17512 Columbia

Archive for August 23rd, 2011|Daily archive page

Monday’s medical myth: bed rest is best for back pain

In Everyday Living, Opinions on August 23, 2011 at 2:00 pm

For those suffering with back pain, this article from The Conversation offers new insight.

Minimize bed rest and take short walks around the house if you’ve got low back pain.

“Severe low back pain is a common and dreaded problem that rivals only hay fever, asthma, hypertension and dermatitis as Australia’s leading cause of long-term illness.

“The instinctive response to severe pain is to rest the injured body part and reduce normal activities while it heals.

“But from the mid-1990s, studies comparing bed rest to more active treatment for acute back pain have reached the same conclusion: bed rest is not best for pack pain.

“Light activity – such as short walks around Read the rest of this entry »

today’s news … Tuesday, August 23

In Uncategorized on August 23, 2011 at 6:00 am

today’s news and information gleanings from here and there! Today’s Weather!   Today in History!

Quote for today“Ah, gits weary – An’ sick of tryin’ – Ah’m tired of livin’ – An’ skeered of dyin’, – But ol’ man river, – He jes’ keeps rollin’ along!” – last line of “Ol’ Man River” (music by Jerome Kern, lyrics by Oscar Hammerstein II)

  • E-A-R-T-H-Q-U-A-K-E! Did you feel it; we shrugged it off as just an old house shuddering. More here. And hereLancasterOnline report here.
  • Lawmakers push for change in Pa.’s prevailing wage” (York Dispatch)
  • A section 8 renter who does not want to be in Columbia! (craigslist.org)
  • From a Lancaster Intelligencer Journal/New Era article about “cuts” at county schools: “COLUMBIA: The district cut one science and one literature teacher at the junior/senior high school, along with an inclusion teacher and an instructional support teacher at the elementary level. – The cuts may result in larger class sizes and fewer electives at the high school. – Columbia is participating in the IU 13 Virtual Solutions consortium that enables secondary students to take online courses while remaining in their “home” schools. – About 12 students have enrolled so far, saving the district about $30,000 over the cost of cybercharter school tuition if the students were to leave the district. – The program allows students to participate on Columbia Read the rest of this entry »

Agenda and notes from last night’s special Council meeting

In Government, In Columbia on August 23, 2011 at 5:45 am

Here is the agenda for a Special Council meeting held at the Borough Hall last night. Councilor Mary Barninger, Council vice-president, convened the meeting at 7:22 p.m. Council president Mary Wickenheiser is on vacation, as is Councilor Duncan and the mayor. Attending the meeting were Councilors Michael Beury, Renae Sears, Kelly Murphy, Jim Smith and borough manager, Norm Meiskey. Two citizens attended the meeting.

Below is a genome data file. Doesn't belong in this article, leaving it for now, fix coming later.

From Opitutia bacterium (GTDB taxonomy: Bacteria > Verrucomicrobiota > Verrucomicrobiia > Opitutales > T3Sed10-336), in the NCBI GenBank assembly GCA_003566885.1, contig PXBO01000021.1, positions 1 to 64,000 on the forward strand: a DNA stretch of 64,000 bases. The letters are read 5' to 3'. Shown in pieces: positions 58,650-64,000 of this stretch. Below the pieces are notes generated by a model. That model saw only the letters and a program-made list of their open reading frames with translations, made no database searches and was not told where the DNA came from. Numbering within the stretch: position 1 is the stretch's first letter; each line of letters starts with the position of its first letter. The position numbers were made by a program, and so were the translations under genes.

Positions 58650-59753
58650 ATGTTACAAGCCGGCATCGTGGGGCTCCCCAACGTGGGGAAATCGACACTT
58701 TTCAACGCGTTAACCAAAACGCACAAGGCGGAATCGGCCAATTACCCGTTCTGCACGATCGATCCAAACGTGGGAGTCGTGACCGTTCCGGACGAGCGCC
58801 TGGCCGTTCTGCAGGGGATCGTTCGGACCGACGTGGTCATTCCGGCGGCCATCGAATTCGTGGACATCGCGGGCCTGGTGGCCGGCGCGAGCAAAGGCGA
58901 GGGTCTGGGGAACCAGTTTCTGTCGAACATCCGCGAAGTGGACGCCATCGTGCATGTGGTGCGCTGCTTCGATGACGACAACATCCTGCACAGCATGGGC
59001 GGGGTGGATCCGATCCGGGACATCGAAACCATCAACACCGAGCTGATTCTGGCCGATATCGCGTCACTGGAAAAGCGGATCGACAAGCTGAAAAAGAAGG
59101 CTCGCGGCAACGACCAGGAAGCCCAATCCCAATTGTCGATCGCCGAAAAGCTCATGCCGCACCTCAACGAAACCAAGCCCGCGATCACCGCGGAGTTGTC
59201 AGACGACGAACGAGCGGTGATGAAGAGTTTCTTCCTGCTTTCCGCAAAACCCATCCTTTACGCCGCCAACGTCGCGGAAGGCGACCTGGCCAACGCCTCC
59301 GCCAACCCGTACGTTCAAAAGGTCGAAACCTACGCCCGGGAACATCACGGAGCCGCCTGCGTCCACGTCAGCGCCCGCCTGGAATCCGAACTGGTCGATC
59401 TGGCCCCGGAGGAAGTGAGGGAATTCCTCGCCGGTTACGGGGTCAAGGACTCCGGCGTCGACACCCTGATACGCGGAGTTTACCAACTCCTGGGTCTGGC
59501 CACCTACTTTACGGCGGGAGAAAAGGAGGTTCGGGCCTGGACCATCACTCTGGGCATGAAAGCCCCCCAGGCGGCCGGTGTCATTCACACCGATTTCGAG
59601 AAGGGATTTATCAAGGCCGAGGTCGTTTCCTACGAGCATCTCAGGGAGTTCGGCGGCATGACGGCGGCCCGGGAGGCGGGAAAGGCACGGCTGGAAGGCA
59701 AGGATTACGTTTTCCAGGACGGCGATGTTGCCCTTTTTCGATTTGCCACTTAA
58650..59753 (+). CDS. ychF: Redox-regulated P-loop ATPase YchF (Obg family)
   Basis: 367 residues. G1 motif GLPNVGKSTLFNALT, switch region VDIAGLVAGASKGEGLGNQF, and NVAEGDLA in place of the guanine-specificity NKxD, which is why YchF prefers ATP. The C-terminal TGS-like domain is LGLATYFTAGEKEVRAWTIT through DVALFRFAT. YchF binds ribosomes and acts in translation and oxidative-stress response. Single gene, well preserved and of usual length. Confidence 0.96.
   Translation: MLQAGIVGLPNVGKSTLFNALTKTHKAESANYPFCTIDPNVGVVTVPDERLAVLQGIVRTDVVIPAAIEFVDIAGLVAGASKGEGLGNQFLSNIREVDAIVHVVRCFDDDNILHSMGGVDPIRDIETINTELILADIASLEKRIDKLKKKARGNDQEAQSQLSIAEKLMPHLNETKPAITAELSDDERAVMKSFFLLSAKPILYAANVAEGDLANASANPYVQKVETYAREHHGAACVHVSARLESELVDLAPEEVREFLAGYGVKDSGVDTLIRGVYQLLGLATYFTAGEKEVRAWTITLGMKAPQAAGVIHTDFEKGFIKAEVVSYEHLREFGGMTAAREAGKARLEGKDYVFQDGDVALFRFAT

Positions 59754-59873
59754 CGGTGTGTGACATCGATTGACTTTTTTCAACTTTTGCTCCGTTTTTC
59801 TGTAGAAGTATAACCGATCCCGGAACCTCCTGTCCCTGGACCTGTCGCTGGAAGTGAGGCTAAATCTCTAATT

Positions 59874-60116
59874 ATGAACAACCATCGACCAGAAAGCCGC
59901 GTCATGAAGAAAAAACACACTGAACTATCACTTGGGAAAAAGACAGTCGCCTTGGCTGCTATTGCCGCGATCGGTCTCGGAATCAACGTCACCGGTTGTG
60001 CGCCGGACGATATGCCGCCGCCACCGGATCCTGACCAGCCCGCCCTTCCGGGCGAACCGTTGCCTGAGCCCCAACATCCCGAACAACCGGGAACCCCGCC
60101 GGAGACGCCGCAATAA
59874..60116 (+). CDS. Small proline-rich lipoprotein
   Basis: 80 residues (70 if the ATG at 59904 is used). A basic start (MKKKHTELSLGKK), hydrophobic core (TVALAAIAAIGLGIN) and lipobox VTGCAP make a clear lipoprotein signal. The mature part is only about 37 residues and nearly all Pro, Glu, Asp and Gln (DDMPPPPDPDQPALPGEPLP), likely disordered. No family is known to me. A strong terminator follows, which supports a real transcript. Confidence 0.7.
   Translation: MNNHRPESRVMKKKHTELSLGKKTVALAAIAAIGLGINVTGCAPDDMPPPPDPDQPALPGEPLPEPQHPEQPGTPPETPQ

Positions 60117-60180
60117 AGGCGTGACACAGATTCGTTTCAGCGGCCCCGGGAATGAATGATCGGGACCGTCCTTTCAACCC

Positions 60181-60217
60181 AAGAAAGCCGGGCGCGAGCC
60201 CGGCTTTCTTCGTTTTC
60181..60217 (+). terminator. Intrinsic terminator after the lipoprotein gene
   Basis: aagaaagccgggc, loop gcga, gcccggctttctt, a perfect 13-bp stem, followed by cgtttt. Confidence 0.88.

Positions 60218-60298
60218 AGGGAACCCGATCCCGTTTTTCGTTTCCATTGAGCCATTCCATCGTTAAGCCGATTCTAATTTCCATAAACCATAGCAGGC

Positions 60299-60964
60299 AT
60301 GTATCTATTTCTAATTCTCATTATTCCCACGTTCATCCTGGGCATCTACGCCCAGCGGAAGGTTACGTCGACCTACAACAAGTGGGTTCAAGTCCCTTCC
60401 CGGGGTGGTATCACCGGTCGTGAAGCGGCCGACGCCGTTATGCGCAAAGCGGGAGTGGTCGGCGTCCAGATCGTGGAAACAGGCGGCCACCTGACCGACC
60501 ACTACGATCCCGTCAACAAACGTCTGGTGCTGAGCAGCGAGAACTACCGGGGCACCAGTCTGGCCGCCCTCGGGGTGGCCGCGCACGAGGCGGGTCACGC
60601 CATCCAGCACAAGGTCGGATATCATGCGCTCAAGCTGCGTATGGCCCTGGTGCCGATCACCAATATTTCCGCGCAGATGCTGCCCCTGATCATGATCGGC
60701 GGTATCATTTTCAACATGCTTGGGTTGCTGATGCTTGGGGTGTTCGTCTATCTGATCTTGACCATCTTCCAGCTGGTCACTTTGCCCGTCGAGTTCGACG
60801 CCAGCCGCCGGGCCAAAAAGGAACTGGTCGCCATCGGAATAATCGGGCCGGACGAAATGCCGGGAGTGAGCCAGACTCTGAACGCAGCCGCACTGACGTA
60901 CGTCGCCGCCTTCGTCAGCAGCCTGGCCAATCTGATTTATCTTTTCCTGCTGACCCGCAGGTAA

The meeting began later than advertised because the scheduled Highway Committee ran was still in progress.

The special meeting was called to consider “awarding the Plane Street Phase I Community Development Block Grant Project to the lowest responsible bidder” and “other Borough business.”

During the meeting, there was a smattering of discussion about the bids received; among the lower bids received, the bids received were “remarkably close” to one another. Following deliberation about past performance of several of the bidders, there were no issues with any of them, and the determination was to award the project to low-bidder, Pennsy Supply. The winning bid for the Project is $321,956 and change.

Only one “other business” topic was introduced; it dealt with a local organization’s submission of a Borough “facilities use” request. The Council considered the request and had questions about incomplete information. Borough Read the rest of this entry »

“Will the Food Safety Modernization Act help prevent outbreaks of foodborne illness?”

In Everyday Living, Opportunities on August 23, 2011 at 5:37 am

The following is a report in the current issue of The New England Journal of Medicine.

“Large-scale outbreaks of foodborne illness have recently focused attention on the ability of the U.S. food-safety system to protect the public health. The nationwide outbreak of Salmonella enterica serotype Typhimurium infection associated with peanut products that is described by Cavallero et al. is one example.1 This contamination, which was ultimately traced to the Peanut Corporation of America (PCA), took a high toll — 714 people were affected, about 200 were hospitalized, and 9 died. Investigators found multiple potential routes of contamination at PCA facilities, such as rain leakage and cross-contamination between raw and roasted peanuts. Although the outbreak was eventually contained, key parts of the food-safety system clearly failed.

 

‘There is a public health imperative to do Read the rest of this entry »

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